Michaela Ormrod, University of Lincoln Students’ Union’s Women’s Officer shares her reflections on marching through the streets of Lincoln in opposition to sexual violence and inequality.

If you happened to be walking through the streets of Lincoln on Wednesday night you may have noticed a crowd of students, eagerly chanting for their rights. If you’d have looked closer you would’ve noticed the excited grins as they fought to ‘reclaim their night’.

Photo: Liam O’Dell

I was one of those students and from within the crowd I felt so many emotions surrounding me. Anger, sadness, happiness. There was no right way to feel.

Every case of abuse, harassment or inequality is different and is a roller coaster of emotions for everyone involved, but last night we stood together. No-one noticed our gender or sexuality, instead we walked as people all fighting for the same cause: to say “no” to any form of violence.

In comparison to other cities this event may have seemed small, with just over 60 people involved, but it was such a giant step for the University of Lincoln and for Lincoln city as a whole because it was our first ever Reclaim The Night.

This is just one of the ways in which the University of Lincoln Students’ Union has got involved with spreading this important message which has been unspoken about for far too long.

The event was part of the #NeverOK campaign which has spread across campus over the past couple of weeks, showing zero tolerance to any form of inequality.

The positivity surrounding the whole event was undeniable. However, everyone was aware of why we were there and this loomed over us all as we waved our signs and glow-sticks in the air. Reaching out to every passer-by in our quest to raise awareness, that we do still need change and there is an issue that needs solving.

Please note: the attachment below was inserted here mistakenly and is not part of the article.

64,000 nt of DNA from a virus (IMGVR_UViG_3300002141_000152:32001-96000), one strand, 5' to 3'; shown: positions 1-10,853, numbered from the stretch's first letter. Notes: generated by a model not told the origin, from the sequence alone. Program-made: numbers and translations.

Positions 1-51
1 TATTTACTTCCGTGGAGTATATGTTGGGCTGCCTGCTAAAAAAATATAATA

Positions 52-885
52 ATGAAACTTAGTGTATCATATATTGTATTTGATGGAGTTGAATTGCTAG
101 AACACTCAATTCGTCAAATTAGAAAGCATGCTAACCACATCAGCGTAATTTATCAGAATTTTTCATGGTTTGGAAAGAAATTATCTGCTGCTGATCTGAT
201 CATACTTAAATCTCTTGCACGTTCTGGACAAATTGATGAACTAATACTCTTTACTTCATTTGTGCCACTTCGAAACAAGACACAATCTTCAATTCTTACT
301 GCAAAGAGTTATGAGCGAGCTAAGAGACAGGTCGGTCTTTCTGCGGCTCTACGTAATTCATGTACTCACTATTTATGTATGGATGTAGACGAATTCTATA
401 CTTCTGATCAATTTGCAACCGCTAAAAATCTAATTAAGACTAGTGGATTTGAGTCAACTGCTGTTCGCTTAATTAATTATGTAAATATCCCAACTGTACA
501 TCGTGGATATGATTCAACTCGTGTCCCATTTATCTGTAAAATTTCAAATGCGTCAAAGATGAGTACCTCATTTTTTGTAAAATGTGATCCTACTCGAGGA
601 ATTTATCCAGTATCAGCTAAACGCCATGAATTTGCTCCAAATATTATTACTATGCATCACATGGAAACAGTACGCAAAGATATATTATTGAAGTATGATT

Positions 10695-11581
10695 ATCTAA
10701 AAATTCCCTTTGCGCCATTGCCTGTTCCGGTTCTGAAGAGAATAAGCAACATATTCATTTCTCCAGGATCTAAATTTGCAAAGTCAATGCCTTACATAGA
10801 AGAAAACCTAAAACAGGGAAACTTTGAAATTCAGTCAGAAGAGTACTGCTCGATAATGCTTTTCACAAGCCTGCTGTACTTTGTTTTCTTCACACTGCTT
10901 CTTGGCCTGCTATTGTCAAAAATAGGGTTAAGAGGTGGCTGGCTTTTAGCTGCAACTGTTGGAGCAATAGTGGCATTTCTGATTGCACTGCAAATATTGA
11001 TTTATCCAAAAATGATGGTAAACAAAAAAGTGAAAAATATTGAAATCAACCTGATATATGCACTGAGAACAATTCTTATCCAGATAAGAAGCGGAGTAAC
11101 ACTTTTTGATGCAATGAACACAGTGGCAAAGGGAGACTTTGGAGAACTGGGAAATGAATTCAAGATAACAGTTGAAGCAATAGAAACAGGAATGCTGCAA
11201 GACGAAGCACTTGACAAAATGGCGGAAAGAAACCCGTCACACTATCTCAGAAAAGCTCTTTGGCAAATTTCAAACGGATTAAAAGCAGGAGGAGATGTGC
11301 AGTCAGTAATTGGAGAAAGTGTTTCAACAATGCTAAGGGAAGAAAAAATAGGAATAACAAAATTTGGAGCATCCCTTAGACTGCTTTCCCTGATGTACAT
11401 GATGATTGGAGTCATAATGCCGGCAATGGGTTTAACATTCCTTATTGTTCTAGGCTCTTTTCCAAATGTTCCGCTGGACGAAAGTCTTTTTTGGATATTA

According to Rape Crisis England and Wales approximately 85,000 women and 12,000 men are raped each year within England and Wales and 1 in 5 women aged 15 to 59 has experienced some form of sexual violence since aged 16.

All of these facts and so many more were heard at the rally leading up to the march itself and they were in my mind every step of the way.

We were all glad to be there but we all knew we shouldn’t have had to be. People should not be scared of walking alone at night. People should not be in fear of being raped, harassed or abused.

I felt one of the chants shouted over and over summed it up perfectly: “wherever we go, whatever we wear, yes means yes and no means no.”

We all have a right to be safe no matter what. But until then, we will fight for our right to Reclaim The Night.